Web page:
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Currently, in America they are working on building of medium-range missiles, and they also recognize that anti-missile defense facilities deployed in Romania and Poland, after conversion, allow the launch of offensive missiles instead of defensive ones. Does the US really want the third world war to start?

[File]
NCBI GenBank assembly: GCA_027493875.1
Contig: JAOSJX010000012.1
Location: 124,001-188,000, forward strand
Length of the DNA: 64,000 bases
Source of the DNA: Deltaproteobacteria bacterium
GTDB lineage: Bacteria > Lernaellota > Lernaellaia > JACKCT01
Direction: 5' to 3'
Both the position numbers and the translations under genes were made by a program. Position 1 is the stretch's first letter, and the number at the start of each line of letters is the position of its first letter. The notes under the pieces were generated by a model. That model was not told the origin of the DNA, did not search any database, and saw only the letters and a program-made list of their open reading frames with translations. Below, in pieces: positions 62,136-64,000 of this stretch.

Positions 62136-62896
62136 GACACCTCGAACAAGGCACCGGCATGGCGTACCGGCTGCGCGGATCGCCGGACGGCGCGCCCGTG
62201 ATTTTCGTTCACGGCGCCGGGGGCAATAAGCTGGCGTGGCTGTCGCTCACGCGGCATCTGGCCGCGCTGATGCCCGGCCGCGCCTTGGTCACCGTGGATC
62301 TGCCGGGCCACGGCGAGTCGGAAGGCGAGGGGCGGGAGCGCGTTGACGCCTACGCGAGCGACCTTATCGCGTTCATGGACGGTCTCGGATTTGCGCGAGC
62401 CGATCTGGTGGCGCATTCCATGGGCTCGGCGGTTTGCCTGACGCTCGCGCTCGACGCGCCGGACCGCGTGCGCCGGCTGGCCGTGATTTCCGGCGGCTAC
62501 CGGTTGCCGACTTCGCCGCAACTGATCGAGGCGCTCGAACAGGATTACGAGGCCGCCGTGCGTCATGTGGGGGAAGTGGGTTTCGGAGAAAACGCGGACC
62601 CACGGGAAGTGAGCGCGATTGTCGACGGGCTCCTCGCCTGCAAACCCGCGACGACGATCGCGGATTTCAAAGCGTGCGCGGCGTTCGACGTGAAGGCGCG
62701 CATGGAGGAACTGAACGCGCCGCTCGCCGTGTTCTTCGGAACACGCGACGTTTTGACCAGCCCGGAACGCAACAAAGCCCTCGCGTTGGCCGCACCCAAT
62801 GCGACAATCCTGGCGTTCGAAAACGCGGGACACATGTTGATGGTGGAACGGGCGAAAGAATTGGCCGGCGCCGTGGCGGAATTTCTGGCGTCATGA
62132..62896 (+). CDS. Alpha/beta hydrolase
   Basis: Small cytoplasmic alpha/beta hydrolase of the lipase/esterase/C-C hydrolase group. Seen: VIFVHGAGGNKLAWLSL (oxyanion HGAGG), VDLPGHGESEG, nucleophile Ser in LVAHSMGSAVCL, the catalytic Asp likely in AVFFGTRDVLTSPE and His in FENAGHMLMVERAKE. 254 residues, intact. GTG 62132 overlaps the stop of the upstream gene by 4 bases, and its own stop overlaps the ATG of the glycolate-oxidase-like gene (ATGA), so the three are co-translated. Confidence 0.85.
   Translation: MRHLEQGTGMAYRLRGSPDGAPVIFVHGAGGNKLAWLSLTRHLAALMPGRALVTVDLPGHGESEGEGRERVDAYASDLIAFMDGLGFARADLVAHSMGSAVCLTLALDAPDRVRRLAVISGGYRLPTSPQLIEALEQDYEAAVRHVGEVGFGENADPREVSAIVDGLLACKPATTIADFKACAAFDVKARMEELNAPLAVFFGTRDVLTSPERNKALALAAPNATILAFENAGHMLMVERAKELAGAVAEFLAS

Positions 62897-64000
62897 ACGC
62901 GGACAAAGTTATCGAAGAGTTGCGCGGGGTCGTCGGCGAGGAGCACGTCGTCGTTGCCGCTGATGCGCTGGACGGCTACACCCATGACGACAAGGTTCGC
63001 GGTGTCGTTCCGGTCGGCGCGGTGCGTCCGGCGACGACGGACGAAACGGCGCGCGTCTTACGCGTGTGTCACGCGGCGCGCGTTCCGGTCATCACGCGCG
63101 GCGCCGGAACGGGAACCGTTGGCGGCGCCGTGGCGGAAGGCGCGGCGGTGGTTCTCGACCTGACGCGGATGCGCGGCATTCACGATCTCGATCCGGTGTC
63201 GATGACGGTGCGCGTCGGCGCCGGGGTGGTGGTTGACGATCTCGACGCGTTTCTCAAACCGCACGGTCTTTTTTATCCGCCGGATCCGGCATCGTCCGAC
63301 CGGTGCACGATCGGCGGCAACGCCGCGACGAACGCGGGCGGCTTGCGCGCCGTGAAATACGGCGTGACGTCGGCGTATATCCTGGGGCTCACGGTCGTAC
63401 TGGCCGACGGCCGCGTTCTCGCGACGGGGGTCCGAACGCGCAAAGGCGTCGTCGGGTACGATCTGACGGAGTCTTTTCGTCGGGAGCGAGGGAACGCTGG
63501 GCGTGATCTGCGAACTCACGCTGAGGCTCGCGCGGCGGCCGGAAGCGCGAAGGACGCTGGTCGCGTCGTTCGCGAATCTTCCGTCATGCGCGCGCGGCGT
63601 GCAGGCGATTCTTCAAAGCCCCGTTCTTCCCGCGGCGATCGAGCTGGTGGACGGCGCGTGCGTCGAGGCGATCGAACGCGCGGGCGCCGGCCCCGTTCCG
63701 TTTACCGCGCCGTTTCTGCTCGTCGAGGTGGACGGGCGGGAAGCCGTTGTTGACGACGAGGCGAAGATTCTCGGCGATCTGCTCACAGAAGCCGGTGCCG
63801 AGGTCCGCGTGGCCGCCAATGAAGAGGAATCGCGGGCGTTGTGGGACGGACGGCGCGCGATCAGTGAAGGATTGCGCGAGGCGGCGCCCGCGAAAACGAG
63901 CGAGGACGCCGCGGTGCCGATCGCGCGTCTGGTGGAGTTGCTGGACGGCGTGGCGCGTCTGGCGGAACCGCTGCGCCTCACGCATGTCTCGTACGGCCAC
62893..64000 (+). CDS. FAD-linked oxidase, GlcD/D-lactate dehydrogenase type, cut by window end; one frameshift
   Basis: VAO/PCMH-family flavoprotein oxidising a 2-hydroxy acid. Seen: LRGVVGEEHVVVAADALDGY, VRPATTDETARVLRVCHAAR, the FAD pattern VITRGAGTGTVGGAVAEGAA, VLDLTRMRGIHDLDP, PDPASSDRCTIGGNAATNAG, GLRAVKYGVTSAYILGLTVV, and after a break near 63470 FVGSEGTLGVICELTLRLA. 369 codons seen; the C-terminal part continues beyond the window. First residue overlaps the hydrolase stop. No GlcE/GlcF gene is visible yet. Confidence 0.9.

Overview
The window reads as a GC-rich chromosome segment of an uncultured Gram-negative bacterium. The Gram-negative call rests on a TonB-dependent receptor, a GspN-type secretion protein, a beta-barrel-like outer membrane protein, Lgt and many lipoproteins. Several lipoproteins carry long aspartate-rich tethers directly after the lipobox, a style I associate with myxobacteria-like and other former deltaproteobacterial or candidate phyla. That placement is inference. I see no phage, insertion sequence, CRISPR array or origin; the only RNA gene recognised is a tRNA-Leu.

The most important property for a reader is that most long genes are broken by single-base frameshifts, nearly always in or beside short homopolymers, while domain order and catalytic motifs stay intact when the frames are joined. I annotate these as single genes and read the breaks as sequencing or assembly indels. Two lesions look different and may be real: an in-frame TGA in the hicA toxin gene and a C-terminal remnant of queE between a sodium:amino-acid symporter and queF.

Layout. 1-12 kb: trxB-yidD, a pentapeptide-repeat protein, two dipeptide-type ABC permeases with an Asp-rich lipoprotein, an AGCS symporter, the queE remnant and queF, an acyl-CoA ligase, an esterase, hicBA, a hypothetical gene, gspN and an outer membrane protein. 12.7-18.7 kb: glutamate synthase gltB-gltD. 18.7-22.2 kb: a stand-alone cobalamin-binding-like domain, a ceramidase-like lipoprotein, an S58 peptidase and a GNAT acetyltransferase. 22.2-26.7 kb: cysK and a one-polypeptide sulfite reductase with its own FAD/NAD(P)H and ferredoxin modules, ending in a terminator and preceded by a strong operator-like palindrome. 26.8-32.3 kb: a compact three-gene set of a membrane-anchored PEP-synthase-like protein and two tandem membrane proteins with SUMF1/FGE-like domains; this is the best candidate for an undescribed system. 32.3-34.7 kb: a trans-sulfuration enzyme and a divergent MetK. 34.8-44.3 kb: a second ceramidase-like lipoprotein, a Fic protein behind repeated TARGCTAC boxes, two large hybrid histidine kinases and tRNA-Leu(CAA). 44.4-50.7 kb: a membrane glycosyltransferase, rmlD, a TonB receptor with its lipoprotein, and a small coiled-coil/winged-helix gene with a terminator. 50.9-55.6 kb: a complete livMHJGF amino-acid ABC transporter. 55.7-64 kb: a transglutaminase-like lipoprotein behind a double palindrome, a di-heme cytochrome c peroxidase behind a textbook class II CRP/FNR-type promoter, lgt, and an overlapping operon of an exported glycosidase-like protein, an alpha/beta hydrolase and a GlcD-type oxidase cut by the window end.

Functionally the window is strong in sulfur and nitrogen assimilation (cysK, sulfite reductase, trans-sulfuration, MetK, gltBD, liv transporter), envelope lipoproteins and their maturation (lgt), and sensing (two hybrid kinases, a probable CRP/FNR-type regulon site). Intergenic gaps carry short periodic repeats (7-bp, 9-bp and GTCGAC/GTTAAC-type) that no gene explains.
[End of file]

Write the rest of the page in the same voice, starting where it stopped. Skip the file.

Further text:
In August 2019, the fate of the INF will be finally decided. On February 2, 2019, the American side announced the suspension of the implementation of the Treaty between the USSR and the USA. This situation is quite in the spirit of Washington: this is not the first, and perhaps not the last treaty, which the States neglect. In 2001, America unilaterally withdrew from the Treaty on the Limitation of Anti-Ballistic Missile Systems of 1972, which was considered an integral part of the entire system of control over strategic offensive arms. During Trump’s presidency, the States renegotiated a free trade zone agreement between the United States, Canada and Mexico, withdrew from the UN climate agreement and the Iran nuclear deal. The INF was of great historical importance, it was the first Soviet-American treaty that not only limited weapons production, but also significantly reduced it. The USSR and the United States signed a treaty in 1987 with the aim of curbing the arms race that broke out in the second half of the 1970s. By agreement, the United States and the USSR have committed themselves not to produce, test or deploy ballistic and cruise ground-based missiles of medium (from 1,000 to 5,500 kilometers) and short (from 500 to 1,000 kilometers) range. Moreover, America and the USSR pledged to destroy all launchers and land-based missiles with a range of from 500 to 5,500 kilometers for three years. The United States has been talking about withdrawing from the Treaty for the first time, declaring its bilateral effectiveness ineffective. “The motto of the INF policy should be as follows: expand it or destroy it,” said Bolton in the Wall Street Journal in collaboration with former Deputy Secretary of State Paula de Sutter. Russia has not adhered to the INF Treaty, and the provisions of the Treaty do not apply to China at all. It was the behavior of the Russian side that, according to the States, was the reason for withdrawing from the treaty. The United States blamed Russia for the fact that, developed for the modernization of the operational-tactical missile complex Iskander-M, the new 9M729 missile violates the Treaty because it has a range of over 500 km. Moreover, Washington ignored the briefing given by the Russian Ministry of Defense, which demonstrated the tactical and technical characteristics of the new missile. In turn, the Russian side has accumulated a lot of complaints about the US observance of its part of the Treaty. Moscow demanded the destruction of the MK-41 universal launchers deployed on land, designed to launch Tomahawk cruise missiles; target missiles with similar characteristics to medium-range and shorter-range ground-based ballistic missiles (for testing anti-ballistic missile defense systems); as well as the destruction of strike unmanned aerial vehicles, which, according to their characteristics, meet the definition of the term “cruise missile of a land-based. Russian requirements remained unanswered. It is easy to predict what the next disregard of Washington may lead to. And the States themselves do not hide the fact that the goal of withdrawing from the treaty is to increase military pressure on the PRC and, most likely, short-range and medium-range US missiles will be placed primarily in Japan and the Republic of Korea. Furthermore, by abandoning the INF Treaty, the United States will be able to deploy ground-based missiles with a range of up to 5.5 thousand kilometers in close proximity to Russian borders, for example, in Poland and the Baltic countries. Obviously, the next step will be the US withdrawal from the “New Start”. Thus, the last treaty controlling the situation with nuclear weapons will disappear. This, in turn, will lead to an unrestricted nuclear arms race and heightening the risks of a nuclear war.